A new poll just released shows that Oregon voters now oppose Measure 37 by a nearly 2 to 1 margin. That’s a shocking reversal from just two years ago the measure won 61 percent support.
But the Measure 37 backlash is not terribly surprising given our understanding of the effects of the measure. In our recent report, Property Wrongs, Sightline tells the stories of Oregon residents who claim they were sold a bill of goods—that they didn’t fully understand what they were signing up for when they voted “yes.”
So there’s that. And now for the “inside baseball” stuff…
Being just a trifle interested in how to talk about the 2006 property rights ballot measures, I found a couple of interesting elements in the poll results:
- Respondents who say they “have heard a lot” about Measure 37 are much more likely to dislike the measure, for a number of reasons.
- After respondents weighed in on their current support for Measure 37, they were read a list of real life consequences of the law. The most objectionable result? The proposed mine and energy plant in a national monument.
Makes me think that education about the 2006 copycat ballot measures may be an effective antidote to them. And perhaps it’s wise to emphasize the disastrous consequences for our natural heritage.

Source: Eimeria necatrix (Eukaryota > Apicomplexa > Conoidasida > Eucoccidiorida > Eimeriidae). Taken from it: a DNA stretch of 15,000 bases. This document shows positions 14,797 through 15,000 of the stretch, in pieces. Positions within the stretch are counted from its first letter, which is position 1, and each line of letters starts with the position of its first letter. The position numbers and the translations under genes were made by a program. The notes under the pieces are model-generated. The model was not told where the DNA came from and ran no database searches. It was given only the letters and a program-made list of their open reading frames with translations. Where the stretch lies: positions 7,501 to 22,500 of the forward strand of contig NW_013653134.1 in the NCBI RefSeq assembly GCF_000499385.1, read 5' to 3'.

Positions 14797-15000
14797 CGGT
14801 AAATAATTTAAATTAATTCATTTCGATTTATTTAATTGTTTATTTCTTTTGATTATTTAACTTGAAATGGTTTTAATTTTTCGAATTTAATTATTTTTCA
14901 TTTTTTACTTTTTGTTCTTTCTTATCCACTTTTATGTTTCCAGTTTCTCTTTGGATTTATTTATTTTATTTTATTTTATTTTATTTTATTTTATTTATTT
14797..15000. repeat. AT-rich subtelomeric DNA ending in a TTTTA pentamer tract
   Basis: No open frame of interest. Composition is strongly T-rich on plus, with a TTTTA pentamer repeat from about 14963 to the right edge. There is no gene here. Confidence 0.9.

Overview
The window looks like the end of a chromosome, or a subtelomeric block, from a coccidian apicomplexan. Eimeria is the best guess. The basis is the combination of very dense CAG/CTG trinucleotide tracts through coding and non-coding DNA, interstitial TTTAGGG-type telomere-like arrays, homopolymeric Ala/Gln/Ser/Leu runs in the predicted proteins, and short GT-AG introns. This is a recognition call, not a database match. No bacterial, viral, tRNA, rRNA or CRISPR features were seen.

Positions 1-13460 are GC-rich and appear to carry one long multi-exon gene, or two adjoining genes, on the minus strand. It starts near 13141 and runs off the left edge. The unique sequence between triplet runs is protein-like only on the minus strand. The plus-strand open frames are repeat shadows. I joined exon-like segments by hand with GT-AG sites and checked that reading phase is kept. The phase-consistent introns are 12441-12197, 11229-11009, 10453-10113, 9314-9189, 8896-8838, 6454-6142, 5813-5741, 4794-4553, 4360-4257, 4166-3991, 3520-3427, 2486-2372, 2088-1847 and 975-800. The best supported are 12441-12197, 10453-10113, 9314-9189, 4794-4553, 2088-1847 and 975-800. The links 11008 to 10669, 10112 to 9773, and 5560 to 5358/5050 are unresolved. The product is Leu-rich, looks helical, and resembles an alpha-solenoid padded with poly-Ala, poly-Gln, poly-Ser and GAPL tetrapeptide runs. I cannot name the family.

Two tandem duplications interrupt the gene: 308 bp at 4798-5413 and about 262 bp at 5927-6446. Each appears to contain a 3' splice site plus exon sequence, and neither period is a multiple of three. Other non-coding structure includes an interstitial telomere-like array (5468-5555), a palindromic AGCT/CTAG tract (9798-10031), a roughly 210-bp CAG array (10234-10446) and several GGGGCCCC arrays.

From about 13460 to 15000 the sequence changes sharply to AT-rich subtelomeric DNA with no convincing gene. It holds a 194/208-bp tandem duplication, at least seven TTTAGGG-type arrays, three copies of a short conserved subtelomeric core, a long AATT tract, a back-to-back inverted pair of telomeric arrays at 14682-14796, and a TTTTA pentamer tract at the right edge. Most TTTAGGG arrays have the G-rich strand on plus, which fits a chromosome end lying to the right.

Poll details here. It was conducted by Greenberg Quinlan Rosner Research. And it was commissioned by Defenders of Wildlife Action Fund and the Isaak Walton League of America, both of which take a dim view of 37 and the copycat measures in 2006.
BTW, the Oregonian today had a little gem about an elderly couple with a M37 claim in Prineville. Their claim was to develop on some reserve land that was regalayted because the town wanted to preserve the amentity value of the view.In a nutshell, the couple said the heck with that and filed a claim on the reserve land. The city said the heck with that and decided to be the first city in OR to pay a claim rather than waive, as amenity values are important there. The couple said the heck with the money and the regalayshun and the neighbors, we want what’s best for us and we don’t want your money and we don’t care about your highfalutin’ views.This very thing is why these types of regulations are enacted in the first place. Fortunately, M37 gives jurisdictions the right to decide whether to pay or waive. Regards,